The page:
The stages of labour
Knowing exactly what your body goes through will help you to make informed decisions as well as preparing you for the birthing process.
The first stage
The initial stage of labour is when your cervix gradually opens. It is divided into three different stages: early labour, active labour and the transitional stage. The first stage of labour can last 6-20 hours or 2-10 hours if it isn’t your first time giving birth.
In the first stage of labour your cervix will open until it is fully dilated (10cm in diameter). Your cervix starts off in a posterior position (pointing towards your back) during early labour it will move to an anterior position (facing forwards). It will also soften and shorten. It is common for these changes to start taking place late in your pregnancy. As your cervix softens and adjusts position you may feel a slight backache or mild abdominal aches, you may even have loose bowels. This stage is sometimes referred to as prelabour.
During pregnancy a mucus plug forms over the cervix to keep infection out. This is released prior to labour, it is a jelly like substance that may be a little blood stained. It is known as a show. For first labours the show usually signifies that labour is coming within hours or days. If you’ve given birth before then your show could be a sign that you are already in labour.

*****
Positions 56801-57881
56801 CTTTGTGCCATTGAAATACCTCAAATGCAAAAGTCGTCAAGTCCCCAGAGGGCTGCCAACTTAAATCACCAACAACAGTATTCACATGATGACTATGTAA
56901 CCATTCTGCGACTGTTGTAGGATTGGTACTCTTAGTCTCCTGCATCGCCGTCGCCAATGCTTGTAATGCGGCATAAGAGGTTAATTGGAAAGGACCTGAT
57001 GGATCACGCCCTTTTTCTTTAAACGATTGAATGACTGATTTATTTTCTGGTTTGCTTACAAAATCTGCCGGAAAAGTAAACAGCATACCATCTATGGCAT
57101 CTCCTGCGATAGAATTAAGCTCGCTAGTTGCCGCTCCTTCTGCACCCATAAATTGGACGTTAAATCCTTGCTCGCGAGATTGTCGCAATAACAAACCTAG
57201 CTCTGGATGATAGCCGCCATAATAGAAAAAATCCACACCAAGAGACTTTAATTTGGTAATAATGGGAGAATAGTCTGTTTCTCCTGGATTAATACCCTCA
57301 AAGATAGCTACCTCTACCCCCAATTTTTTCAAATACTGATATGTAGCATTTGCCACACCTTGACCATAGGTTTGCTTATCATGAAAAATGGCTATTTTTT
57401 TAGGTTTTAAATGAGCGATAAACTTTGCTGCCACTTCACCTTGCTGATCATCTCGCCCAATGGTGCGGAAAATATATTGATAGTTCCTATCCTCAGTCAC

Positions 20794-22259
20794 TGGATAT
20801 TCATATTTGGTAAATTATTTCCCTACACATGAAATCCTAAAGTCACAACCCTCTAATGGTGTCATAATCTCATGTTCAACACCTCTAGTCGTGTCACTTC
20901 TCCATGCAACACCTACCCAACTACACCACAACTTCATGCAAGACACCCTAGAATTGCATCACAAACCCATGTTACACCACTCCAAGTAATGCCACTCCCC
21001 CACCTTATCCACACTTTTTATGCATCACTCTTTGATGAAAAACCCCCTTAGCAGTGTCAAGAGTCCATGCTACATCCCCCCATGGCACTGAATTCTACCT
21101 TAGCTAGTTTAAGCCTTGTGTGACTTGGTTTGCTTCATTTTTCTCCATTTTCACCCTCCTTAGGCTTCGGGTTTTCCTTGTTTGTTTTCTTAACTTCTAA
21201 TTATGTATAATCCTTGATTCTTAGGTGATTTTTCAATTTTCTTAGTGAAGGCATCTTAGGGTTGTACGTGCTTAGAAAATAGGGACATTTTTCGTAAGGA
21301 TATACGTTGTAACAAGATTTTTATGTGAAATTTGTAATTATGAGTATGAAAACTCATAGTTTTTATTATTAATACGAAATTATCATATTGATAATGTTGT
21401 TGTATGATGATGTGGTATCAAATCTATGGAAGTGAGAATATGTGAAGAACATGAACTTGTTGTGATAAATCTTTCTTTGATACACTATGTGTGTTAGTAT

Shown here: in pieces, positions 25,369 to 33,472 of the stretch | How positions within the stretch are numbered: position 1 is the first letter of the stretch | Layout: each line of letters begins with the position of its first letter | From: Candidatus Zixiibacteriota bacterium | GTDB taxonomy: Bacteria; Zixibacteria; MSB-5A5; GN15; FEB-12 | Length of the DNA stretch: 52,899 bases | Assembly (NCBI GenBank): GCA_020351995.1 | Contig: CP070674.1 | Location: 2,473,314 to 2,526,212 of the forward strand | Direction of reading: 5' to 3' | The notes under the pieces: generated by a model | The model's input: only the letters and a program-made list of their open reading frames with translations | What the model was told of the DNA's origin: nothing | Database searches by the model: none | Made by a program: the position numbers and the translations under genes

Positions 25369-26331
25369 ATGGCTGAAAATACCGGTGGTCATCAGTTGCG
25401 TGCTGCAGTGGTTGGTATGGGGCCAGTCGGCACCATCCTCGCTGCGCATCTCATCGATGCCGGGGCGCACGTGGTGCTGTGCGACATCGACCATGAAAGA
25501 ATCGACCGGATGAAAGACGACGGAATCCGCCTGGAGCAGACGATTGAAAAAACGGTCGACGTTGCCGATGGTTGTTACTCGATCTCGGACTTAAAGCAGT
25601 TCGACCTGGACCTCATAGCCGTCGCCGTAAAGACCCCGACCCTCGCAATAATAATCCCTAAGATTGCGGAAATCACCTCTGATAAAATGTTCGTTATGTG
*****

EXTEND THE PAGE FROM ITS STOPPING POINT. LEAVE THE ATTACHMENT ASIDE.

This is the stage in which your cervix goes from being closed to 3-4cm dilated. Some women don’t realise it has started, though the intensity of contractions will increase. It often feels like a period pain, with mild cramps and/or a dull backache. At this stage it is worth timing your contractions. In early labour they are often more than five minutes apart and only last 30-40 seconds.
During this stage you should be able to talk and move around. You might want to phone parents or close friends and make any last minute arrangements, ensure other children are taken care of and gather your hospital bag together. If you are planning a hospital birth, it is advisable to stay at home during the early stages. Early labour can stop and start, going to hospital can actually delay the labour. You are better off staying at home and trying to keep relaxed. This is a good time to drink plenty of water and eat something. You may not feel like eating much, but your body will rely on the energy and you may not be able to eat for a while. Complex carbs, protein and minerals are all important. So even a slice or two or wholemeal toast, a glass of milk and some fruit would be helpful.